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Towards an Infrastructural Theory of Gentrification

15 Oct

Summary: It is my suggestion, that a more adequate, “blaming-free” analysis of gentrification requires another conception of the city – a conception, which includes the networked infrastructural and material aspects of city life, as for example Stephen Graham (2009) and Ash Amin (2012) do. Such conceptions are interesting, because they question agency as being one-sidedly human: a theoretical fruitfulness, which I will demonstrate with Jane Bennett’s assemblage theory (Bennett 2005).

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Infrastructural Citizenship

15 Sep

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Buildings, boundaries and selves

12 Sep

Important for the research on city spaces is their relationality, respectively our stance towards certain places.  One has to research on the individual (categorical or group related) “reasons” for being in a place. One’s stance toward a place and the boundaries that we bring with us influence the chance of interaction with other individuals and the creation of social coherence in the place. Furthermore, the boundaries that we draw have an influence on whether we share infrastructures or not.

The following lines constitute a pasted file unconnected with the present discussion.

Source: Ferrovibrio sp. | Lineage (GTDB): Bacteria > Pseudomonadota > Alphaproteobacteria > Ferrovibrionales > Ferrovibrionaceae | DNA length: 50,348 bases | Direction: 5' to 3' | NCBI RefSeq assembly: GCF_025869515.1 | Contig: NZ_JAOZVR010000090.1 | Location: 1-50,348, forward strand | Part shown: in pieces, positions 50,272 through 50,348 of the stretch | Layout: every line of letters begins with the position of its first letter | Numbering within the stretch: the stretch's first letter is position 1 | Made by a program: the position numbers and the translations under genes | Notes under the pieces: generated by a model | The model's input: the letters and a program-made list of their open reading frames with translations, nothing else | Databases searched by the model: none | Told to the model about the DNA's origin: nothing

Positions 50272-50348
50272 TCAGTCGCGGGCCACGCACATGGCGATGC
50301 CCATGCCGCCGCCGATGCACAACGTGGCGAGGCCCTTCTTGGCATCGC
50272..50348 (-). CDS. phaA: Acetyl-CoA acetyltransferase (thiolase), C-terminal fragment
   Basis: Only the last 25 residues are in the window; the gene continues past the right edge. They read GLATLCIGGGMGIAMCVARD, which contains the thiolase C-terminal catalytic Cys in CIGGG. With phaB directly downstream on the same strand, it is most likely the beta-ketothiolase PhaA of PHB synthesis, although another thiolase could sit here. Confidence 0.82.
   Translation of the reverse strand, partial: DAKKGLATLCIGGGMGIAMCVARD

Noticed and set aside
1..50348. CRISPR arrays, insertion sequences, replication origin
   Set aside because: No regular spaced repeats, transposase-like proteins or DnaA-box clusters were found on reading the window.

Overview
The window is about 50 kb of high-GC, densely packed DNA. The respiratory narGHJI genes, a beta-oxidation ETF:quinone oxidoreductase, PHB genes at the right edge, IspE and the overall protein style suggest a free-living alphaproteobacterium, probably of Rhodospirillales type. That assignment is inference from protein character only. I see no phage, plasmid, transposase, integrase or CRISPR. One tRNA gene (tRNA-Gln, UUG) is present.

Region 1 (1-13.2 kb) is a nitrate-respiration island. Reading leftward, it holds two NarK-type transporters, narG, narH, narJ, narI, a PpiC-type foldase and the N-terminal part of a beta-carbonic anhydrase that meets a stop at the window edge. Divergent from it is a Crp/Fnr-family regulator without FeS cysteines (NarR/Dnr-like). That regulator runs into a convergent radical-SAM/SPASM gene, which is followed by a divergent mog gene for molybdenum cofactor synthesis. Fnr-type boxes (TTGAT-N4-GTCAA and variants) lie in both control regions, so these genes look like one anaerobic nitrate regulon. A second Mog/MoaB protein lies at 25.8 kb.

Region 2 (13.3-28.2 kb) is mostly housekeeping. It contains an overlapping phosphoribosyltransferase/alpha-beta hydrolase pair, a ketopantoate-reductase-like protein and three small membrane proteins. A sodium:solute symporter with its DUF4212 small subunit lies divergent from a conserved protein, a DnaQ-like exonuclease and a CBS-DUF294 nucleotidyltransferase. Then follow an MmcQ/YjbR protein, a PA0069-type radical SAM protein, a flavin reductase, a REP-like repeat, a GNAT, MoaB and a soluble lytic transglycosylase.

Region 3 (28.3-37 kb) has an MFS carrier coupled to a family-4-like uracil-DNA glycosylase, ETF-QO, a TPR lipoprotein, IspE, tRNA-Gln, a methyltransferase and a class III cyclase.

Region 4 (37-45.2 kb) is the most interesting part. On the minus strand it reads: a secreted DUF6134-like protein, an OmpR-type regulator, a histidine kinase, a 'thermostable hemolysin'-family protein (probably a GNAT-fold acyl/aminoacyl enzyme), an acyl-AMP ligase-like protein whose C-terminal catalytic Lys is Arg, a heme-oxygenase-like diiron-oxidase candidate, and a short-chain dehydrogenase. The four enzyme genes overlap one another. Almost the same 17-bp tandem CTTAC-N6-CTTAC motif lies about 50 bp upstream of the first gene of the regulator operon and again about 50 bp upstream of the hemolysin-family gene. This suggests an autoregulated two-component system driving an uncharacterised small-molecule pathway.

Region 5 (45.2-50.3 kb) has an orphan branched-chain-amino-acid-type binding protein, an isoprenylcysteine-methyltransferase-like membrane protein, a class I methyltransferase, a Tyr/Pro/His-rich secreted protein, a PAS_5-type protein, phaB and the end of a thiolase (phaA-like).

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Insurgent mobility

12 Aug

As agreed, I arrive at the camp at around 4.30 p.m. I go to the info spot where a German guy in his early twenties tells me to go to the cooking tent. It is dark, windy and deserted at Oranienplatz and the last days of snow have left the place rather muddy. As I enter the tent I’m greeted by an amazing diversity of culture and age, warmth, the smell of exotic food and the loud sound of dubstep coming from a boomblaster in the corner. After talking to the resident chef for a little while I begin doing the dishes, feeling awkwardly out of place and welcome at the same time.

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Infrastructures and dependence: considerations on urban development

12 May

In this essay, I analyze urban dependence on public infrastructures in a political perspective. I discuss on crisis and vulnerability as a matter of political exclusion, and on how citizens have actet collectivelly in order to overcome these situations. At the end, I present different perspectives on the environmental crisis and their implications over the conceptualization of urban development. Continue reading

Networked Insurgency

12 May

It seems obvious to describe Occupy Sandy as a right to the city movement. Initiated by an informed public it supplied areas lacking government protection with infrastructure, food and shelter. However, I argue that this movement is particular. These particularities consist in the construction of spaces of “insurgent citizenship” and their spread into the peripheries of New York. Continue reading